February 27, 2009
Posted: 2008 GMT

You might not have realized it today, because we spent half the show in Obama coverage, but we had a set malfunction. To be more specific, the small wall – or the background wall that flashes graphics behind Hala during her camera shots – wasn't working. Thus, we had to move her to a position which she doesn't normally use. Steve, the director (of course you'll remember him from the last blog on Facebook) came into the studio early, as usual, and we repositioned the camera so that we could use the large wall, which we run our video on, as her backdrop as well.


The most important facet of the shot change, though, sits with the cameramen because they need to adjust to their new shots – which they're unaccustomed to – and maintain a fluidity, as if everything was scripted and part of a normal show.


I'll use all this as an ideal segue to introduce said cameramen. They are: Marc, the bald magician as I call him (he faintly resembles the great actor Sydney Poitier) and Matt, the dough-faced hawk-boy (he looks like a half-asleep Matt Dillon,) a nickname which I just came up with and kind of like.


Matt operates the steadi-cam, a camera designed to give the operator maximum mobility throughout the studio. It’s attached to a long arm which in turn is connected to a complex upper-body suit which faintly resembles a bullet-proof vest covered in buckles. All those roaming shots throughout the studio—they’re Matt.


Marc operates the Jib, which basically looks like a mechanical giraffe with a camera for a head. He gets all those glorious high, swooping shots.


Basically, without these two, the show would consist of a bunch of static shots—and a whole lot of the same. With them we get all the movement that makes I-Desk a symphony of alternating camera shots.


And before I go, I’d like to insert a gratuitous shout out to Javier, the producer, who is back with us after a bout with some phantom illness that surely kept him home from Salsa Tuesdays at the Mango Club. Javier, show your face more!


Till next time, behave.

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Filed under: Behind the scenes •I

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Gaurav Jha   February 27th, 2009 8:19 pm ET

Hey Zach, looks like you misspelt the word "behind" in your title.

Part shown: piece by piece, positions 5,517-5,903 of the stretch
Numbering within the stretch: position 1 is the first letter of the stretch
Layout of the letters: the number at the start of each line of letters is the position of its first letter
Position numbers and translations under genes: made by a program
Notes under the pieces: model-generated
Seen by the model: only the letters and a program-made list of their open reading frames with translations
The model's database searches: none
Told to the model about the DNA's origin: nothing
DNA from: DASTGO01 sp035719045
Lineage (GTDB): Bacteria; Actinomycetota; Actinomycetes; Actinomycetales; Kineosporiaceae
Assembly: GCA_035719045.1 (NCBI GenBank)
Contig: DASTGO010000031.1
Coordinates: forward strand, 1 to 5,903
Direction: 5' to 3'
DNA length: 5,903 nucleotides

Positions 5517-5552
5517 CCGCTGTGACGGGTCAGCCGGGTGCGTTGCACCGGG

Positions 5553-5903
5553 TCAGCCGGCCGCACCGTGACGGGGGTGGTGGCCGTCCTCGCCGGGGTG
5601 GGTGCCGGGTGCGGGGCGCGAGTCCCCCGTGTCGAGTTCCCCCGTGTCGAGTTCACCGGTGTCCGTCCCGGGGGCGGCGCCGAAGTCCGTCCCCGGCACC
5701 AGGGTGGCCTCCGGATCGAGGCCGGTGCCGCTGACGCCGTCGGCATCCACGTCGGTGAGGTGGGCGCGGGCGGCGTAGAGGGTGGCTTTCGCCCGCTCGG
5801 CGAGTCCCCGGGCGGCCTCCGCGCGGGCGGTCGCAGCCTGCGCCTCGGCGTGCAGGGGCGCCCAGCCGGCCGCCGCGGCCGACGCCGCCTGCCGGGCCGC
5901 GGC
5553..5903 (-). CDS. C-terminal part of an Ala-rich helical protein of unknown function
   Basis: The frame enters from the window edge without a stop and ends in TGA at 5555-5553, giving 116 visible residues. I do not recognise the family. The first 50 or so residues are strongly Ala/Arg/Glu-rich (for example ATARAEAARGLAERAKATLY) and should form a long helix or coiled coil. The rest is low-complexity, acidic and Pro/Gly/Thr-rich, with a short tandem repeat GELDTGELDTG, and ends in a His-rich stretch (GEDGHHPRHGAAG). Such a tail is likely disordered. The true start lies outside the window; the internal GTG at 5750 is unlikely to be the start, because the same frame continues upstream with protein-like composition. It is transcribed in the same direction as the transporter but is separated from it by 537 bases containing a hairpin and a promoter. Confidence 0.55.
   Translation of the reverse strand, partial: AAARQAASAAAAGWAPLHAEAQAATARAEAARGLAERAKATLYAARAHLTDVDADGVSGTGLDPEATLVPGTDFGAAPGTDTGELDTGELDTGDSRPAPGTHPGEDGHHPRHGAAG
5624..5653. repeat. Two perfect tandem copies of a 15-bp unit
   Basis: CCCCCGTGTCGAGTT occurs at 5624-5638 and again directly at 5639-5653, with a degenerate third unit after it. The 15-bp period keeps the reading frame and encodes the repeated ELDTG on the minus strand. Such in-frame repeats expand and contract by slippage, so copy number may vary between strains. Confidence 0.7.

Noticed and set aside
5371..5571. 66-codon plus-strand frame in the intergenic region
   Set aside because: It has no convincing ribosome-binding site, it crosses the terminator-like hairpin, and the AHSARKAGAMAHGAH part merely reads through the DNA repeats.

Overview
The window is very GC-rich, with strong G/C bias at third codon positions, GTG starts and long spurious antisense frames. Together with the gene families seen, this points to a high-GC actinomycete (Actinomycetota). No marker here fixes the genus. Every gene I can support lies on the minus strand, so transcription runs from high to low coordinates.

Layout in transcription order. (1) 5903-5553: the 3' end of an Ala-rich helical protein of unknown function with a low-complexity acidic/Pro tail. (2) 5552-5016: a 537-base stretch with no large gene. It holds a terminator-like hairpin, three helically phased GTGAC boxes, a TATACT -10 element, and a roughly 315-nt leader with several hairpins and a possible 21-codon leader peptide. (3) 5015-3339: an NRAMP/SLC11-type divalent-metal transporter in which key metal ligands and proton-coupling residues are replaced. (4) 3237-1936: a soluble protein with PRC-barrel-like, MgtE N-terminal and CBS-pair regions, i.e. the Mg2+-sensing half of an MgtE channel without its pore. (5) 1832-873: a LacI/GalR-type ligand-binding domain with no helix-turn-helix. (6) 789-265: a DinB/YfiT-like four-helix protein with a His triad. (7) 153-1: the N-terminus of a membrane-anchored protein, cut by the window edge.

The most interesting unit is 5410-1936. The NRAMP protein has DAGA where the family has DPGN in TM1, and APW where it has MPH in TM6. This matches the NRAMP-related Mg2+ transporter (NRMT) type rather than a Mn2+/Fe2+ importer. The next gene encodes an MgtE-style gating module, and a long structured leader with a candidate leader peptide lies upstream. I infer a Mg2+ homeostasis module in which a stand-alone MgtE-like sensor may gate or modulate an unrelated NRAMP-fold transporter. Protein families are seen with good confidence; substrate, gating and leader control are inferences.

Fawad Ali   February 28th, 2009 10:04 am ET


Nice and quite a revealing description of “behind the scenes efforts”. You have made us feel like we were in the studio.......kind of thing program-hosts would like to keep it to themselves.

Rados, Serbia   February 28th, 2009 3:57 pm ET

This is interesting, I've noticed that Hala didn't walk to that blue platform but to the small desk she uses later in the show. You did a nice job to hide that wall which didn't work.

I love all the moving and different camera shots on IDesk, keep it up.

Daniyal Pejman   February 28th, 2009 8:29 pm ET

whatever happening in the show i love the show and i enjoy.god bless you and keeping work.

bignkeng   March 2nd, 2009 5:36 pm ET

hi hala concerning AIG i do not know why the American government wants to used good money to chess bad money yes AIG is too big to fail but they are too big to make the rogue investment that have put them in red now, AIG should sell what is not making money and keep what is making money so the government should not put any dollar on AIG.
the nethrland

Mark   March 2nd, 2009 7:23 pm ET

We know Matt well – we see him toddle off just after the opening shot during the Introduction.

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International Desk brings viewers into the heart of the largest news gathering operation in the world. Viewers don't come here to watch the news; they come here to be immersed in it. To feel the rush of being the first to know what's happening as stories break, and to leave knowing they've gotten the best and latest information available. The show airs Mon-Fri at 1900 CET.

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